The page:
Langzaamaan wordt het duidelijk wie het meest profiteert van de rookverboden die in diverse landen worden afgekondigd. Big Pharma (BP) springt als een bok op de haverkist en kan niet wachten om de afgekondigde rookverboden direct met intensieve campagnes op te volgen. En met succes!
In Italië begon GlaxoSmithKline meteen een campagne van € 5 miljoen om de Italianen de tabak te laten afzweren en hun nicotineproducten te kopen. Typisch, aangezien de Italiaanse minister van Volksgezondheid, die het rookverbod bedacht, juist beschuldigd was van te nauwe banden met de farmaceuten!
In Ierland, waar al eerder een rookverbod van kracht was geworden nam de omzet in nicotine voor alleen al GSK scherp toe met 36%. BP oogst nu eindelijk wat ze heeft gezaaid……
Drug giants to cash in on Italian smoking ban
A €5m Italian marketing campaign for anti-smoking products is being launched by GlaxoSmithKline this week as pharmaceutical groups gear up to cash in where their rivals in the tobacco sector are losing out.
GSK’s drive to boost sales of its NiQuitin nicotine replacement gums and patches is timed to coincide with a new local law restricting smoking in the workplace and comes as Italy prepares on Monday to enforce its ban on smoking in bars, restaurants and cafés. Its rival, Pfizer, is also aiming to boost demand for its products in Europe.
The fresh focus on the smoking strongholds of southern Europe follows a 36 per cent increase in sales of GSK’s products in Ireland since that country introduced a ban on smoking in public places at the end of March. That has led to a sharp rise in attempts to quit and a slump in tobacco sales in the country. GSK plans to follow up with similar campaigns in Spain and Portugal, two other Mediterranean markets traditionally associated with smoking. Quitting campaigns have attracted little interest in the past, but both countries have recently begun discussing smoking bans and an increase in tobacco taxes.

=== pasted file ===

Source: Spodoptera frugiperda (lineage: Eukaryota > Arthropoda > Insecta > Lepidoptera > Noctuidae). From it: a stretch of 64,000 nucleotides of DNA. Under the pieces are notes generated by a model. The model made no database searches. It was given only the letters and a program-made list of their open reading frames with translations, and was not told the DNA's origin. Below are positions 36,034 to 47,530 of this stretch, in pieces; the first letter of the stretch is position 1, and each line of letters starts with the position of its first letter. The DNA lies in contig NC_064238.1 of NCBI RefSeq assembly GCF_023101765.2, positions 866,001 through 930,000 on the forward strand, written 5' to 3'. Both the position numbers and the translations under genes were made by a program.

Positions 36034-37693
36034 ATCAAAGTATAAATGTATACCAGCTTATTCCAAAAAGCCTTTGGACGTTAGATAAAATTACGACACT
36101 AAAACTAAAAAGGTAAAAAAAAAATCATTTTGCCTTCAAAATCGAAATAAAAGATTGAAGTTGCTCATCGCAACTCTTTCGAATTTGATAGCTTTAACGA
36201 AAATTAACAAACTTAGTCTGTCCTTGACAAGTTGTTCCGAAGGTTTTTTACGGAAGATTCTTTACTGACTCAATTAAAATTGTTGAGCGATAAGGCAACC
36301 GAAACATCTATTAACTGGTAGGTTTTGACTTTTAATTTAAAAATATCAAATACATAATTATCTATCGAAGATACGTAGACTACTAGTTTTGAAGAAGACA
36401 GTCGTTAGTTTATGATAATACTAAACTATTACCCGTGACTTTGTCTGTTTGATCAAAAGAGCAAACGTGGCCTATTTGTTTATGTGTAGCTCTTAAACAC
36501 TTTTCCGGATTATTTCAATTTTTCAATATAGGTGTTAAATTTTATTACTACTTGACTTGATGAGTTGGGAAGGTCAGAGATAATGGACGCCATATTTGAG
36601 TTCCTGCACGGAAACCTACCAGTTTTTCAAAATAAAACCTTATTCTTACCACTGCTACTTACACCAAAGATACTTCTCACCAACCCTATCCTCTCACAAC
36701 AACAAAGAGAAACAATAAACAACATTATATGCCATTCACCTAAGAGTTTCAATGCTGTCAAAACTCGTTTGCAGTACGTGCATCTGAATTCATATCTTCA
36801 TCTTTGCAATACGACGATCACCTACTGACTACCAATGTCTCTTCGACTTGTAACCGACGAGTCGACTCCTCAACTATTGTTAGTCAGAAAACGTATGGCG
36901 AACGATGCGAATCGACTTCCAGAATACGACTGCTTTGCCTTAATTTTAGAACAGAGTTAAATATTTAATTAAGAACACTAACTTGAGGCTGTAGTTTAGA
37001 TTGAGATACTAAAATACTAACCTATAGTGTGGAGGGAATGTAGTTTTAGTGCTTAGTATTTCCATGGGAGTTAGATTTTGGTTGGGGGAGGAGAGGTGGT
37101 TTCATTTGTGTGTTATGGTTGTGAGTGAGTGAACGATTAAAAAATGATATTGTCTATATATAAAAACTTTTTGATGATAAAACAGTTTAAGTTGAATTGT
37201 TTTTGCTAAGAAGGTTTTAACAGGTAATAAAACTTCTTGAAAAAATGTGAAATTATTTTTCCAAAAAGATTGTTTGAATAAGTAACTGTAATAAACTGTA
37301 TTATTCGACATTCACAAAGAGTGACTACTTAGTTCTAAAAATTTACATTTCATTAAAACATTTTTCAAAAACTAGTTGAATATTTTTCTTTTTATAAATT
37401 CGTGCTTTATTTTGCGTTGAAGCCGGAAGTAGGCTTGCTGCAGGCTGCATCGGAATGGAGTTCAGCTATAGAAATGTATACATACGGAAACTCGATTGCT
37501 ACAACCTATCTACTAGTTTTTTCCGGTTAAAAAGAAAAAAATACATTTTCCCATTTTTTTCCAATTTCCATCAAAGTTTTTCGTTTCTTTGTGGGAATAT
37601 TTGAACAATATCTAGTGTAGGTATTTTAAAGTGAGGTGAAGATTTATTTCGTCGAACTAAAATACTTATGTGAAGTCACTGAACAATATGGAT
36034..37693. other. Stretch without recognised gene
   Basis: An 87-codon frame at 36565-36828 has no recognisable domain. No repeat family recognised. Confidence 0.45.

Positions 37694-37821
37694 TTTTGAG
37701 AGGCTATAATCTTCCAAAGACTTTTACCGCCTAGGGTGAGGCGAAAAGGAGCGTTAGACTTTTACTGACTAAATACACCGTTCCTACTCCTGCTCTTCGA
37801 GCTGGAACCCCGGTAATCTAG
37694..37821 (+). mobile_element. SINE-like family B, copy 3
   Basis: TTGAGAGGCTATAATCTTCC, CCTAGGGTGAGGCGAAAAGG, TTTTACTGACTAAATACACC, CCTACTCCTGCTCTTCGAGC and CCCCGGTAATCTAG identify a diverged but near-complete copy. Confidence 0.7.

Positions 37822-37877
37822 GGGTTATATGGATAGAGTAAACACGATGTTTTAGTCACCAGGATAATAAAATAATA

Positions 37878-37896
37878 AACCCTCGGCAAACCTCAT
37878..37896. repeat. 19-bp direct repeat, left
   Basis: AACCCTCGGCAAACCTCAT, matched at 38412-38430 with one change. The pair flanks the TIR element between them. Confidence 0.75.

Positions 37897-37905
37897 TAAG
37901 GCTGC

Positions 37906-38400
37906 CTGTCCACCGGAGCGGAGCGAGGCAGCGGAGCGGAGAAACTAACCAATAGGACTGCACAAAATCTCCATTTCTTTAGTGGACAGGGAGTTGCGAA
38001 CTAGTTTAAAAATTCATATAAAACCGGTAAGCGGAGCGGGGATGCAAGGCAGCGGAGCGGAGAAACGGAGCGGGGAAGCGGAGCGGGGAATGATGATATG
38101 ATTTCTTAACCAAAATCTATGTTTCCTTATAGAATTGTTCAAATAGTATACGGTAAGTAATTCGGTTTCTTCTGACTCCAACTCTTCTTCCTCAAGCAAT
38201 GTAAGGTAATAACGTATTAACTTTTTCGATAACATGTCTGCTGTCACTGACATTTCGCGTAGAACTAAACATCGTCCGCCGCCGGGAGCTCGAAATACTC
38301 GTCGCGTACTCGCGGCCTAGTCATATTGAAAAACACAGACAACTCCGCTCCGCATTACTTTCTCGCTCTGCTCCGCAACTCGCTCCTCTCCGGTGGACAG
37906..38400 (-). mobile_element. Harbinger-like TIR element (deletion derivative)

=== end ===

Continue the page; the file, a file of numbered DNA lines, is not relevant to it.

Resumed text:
“Smoking is the greatest source of mortality in the developed countries,” said Jack Ziegler, head of GSK’s consumer healthcare division. “We are reacting in these countries just as they are showing changes in attitude towards smoking.”
GSK dominates the UK market for nicotine replacement therapies, with sales of €160m (€229m) a year. The company claims that the chances of successfully quitting smoking are about 5 per cent with no assistance, and double to about 10 per cent with the aid of its products, which provide nicotine without the unhealthy side-effects of tobacco. It rises to 26 per cent when accompanied by help-lines and other support. Pfizer also claims a sharp increase in sales for its Nicoret products in Europe, including Germany where tobacco taxes have recently risen. We have seen very substantial growth, said Rick Rizzo, head of the company’s consumer health products group for Europe.
One risk is that smokers end up becoming as dependent on the nicotine replacement products as they once were on tobacco. Some health campaigners argue that such a shift is nevertheless desirable because it has a smaller impact on health even if the impact on users’ wealth remains considerable.
For those in the UK who want to try to cut costs while boosting their health, the best tactic is to seek a general practitioner’s prescription.
Bron: Financial Times